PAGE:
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IOPC considers reopening inquiry into Stephen Port failings

The IOPC is considering reopening its investigation after an inquest jury found the mistakes of Met officers “probably” contributed to the deaths of Stephen Port’s victims

No officers were disciplined following an Independent Office for Police Conduct investigation which finished three years ago and five have since been promoted.

IOPC Regional Director Graham Beesley said the IOPC had been assessing whether to reopen their investigation, which they can do when there are “compelling reasons to do so”, arising from new information and when there is a public interest to do so.

Sexual predator  Stephen Port plied first victim Anthony Walgate with a fatal dose of date-rape drug GHB and dumped his body.

Port struck three more times before he was caught, killing each of his young, gay, male victims in near-identical circumstances.

Jurors at the inquests into the deaths of Mr Walgate, 23, Gabriel Kovari, 22, Daniel Whitworth, 21, and 25-year-old Jack Taylor, concluded that police failings “probably” contributed to the deaths of victims, all of whom were unlawfully killed.

Civil claims have been lodged by relatives against the force.

Assistant Commissioner Helen Ball apologised to the loved ones of all the victims over the way the investigations were mishandled.

She said: “Our thoughts are with everybody who loved Anthony Walgate, Gabriel Kovari, Daniel Whitworth and Jack Taylor, we are so sorry for their loss.

“And we’re also deeply sorry, I want to give my own and the Met’s deepest apologies that there were failings in the police response to the murders.

“It has been clear, and we have said for a long time, that we didn’t respond as we should have done.

“All those who loved Anthony, Gabriel, Daniel and Jack expected a professional and a thorough police investigation into their deaths.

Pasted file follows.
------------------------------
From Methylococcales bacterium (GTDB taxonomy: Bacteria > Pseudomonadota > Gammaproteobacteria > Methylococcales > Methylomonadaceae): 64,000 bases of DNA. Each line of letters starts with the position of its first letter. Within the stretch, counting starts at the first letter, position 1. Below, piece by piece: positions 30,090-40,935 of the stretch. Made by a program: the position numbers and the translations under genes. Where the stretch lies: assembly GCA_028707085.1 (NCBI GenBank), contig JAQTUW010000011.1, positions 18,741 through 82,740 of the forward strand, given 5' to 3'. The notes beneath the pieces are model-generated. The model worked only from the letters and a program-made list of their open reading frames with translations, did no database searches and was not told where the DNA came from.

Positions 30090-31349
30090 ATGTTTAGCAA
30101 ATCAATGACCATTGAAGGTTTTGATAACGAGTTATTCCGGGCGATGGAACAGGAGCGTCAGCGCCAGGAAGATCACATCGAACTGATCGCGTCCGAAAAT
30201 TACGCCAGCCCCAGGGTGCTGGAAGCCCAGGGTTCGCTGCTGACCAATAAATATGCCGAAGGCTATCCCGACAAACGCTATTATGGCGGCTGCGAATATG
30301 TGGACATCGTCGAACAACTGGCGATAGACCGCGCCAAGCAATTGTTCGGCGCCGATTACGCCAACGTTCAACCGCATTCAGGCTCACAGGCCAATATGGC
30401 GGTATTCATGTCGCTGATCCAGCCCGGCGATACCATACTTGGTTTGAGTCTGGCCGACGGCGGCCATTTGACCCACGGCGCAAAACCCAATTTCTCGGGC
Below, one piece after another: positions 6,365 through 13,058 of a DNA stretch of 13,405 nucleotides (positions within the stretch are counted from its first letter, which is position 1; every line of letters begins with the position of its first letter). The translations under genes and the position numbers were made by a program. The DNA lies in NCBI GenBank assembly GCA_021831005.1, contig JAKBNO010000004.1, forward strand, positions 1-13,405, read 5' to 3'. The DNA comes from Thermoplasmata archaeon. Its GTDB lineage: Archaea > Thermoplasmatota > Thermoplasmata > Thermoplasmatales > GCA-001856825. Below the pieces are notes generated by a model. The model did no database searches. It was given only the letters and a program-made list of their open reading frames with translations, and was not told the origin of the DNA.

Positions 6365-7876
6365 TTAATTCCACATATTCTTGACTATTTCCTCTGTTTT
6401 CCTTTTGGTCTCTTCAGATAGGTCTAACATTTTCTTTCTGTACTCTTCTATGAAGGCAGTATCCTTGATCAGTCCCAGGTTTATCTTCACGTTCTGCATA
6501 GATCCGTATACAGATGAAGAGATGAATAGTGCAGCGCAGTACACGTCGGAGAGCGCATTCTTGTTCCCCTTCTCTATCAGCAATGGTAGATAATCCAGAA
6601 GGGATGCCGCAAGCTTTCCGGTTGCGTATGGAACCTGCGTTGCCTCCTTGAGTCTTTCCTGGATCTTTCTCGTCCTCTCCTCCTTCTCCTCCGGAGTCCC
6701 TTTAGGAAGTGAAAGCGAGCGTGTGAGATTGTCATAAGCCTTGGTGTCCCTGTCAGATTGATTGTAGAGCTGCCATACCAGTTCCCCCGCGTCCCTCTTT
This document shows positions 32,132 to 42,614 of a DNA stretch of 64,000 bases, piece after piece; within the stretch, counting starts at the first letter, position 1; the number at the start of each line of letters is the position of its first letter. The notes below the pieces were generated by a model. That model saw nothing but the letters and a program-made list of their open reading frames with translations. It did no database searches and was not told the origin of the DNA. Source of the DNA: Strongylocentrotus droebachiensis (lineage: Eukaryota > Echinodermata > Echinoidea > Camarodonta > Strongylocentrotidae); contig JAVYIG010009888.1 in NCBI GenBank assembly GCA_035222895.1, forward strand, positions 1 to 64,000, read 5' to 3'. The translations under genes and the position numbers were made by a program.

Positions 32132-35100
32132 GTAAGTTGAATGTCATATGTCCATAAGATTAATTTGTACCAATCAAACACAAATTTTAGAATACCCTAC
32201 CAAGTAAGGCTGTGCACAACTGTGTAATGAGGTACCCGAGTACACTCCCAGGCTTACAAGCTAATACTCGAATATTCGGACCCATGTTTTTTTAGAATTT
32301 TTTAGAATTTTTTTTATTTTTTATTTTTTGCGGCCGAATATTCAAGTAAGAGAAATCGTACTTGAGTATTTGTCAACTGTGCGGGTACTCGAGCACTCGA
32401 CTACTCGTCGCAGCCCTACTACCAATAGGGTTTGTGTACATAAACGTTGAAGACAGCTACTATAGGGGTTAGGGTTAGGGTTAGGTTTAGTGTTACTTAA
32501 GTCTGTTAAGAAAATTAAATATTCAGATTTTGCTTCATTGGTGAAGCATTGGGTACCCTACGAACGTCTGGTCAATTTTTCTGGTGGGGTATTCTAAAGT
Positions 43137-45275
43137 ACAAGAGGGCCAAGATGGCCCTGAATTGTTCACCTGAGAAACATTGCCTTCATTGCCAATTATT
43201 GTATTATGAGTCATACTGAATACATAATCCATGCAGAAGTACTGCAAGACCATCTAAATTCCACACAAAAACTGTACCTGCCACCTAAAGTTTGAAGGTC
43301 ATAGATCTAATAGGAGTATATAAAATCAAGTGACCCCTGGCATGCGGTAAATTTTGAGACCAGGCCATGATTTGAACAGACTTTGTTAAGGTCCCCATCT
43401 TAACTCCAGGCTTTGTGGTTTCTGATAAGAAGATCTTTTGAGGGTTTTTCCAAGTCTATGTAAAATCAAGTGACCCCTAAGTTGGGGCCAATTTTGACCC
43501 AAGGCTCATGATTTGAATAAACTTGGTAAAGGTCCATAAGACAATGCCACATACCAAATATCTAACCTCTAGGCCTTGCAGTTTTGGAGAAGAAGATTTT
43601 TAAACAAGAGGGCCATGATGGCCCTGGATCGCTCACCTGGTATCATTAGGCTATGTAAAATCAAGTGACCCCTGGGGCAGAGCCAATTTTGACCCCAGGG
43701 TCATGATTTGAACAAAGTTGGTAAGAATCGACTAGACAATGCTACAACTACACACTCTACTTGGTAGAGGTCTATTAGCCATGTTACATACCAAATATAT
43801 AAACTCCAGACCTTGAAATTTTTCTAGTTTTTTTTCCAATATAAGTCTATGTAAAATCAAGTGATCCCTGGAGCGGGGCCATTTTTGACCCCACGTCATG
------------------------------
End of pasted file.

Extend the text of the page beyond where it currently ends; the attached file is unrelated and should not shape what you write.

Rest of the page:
“And it’s hugely disappointing to me and everybody at the Met, that that didn’t happen.”

Loved ones of the four men have accused the Met of homophobia in the way that it bungled the investigations.

Senior staff admit there was a lack of knowledge about the use of GHB as a weapon, and that confidence in the force among the LGBT community has been rocked, but would not accept that officers were prejudiced against gay men.

Ms Ball said: “I don’t think the Met is institutionally homophobic. I do think we had failings in our investigations."

Seventeen officers were investigated by the IOPC in an inquiry that ended in August 2018 and nine were found to have performance failings.

Seven of these received feedback from their manager. One of those also received informal learning for another related matter.

The remaining two officers were subject to formal unsatisfactory performance procedures and attended meetings to discuss their performance and appropriate action going forward.

No case to answer was found for the remaining eight officers in terms of misconduct. However, one of those eight officers underwent informal learning to improve their practice.

The IOPC said all but one officer gave no comment interviews and provided written responses to investigators.

“We are examining if anything was said by the officers who gave evidence during the inquests which could alter our findings and give grounds to re-open our investigation.” 

In an interview with the PA news agency, Ms Ball said officers did not show “sufficient professional curiosity, that staple of good investigation that you get behind the facts as they seem to be presenting to you and you examine them really closely”.

“And also, there’s some inquiries that should have been made and weren’t made at all, some weren’t made as quickly as they needed to be. We’ve made great changes in both areas to make sure this sort of thing could not happen again.”

In the local area around Barking there are more detectives; there are six LGBT officers who advise on hate crime investigations; they hold regular meetings with community representatives and charities; and an LGBT independent advisory group has been set up to scrutinise how the area is policed.

The local and specialist investigation teams have been restructured so that they work more closely together, each local area has an intelligence team with access to key police databases, and there are more trained senior investigating officers – in 2015 the Met had 40, now they have 135.

The Deputy Mayor of London Sophie Linden has also written to  Her Majesty’s Inspectorate of Constabulary and Fire and Rescue Services to ask for a review to make sure sufficient changes have been made in investigative practices.

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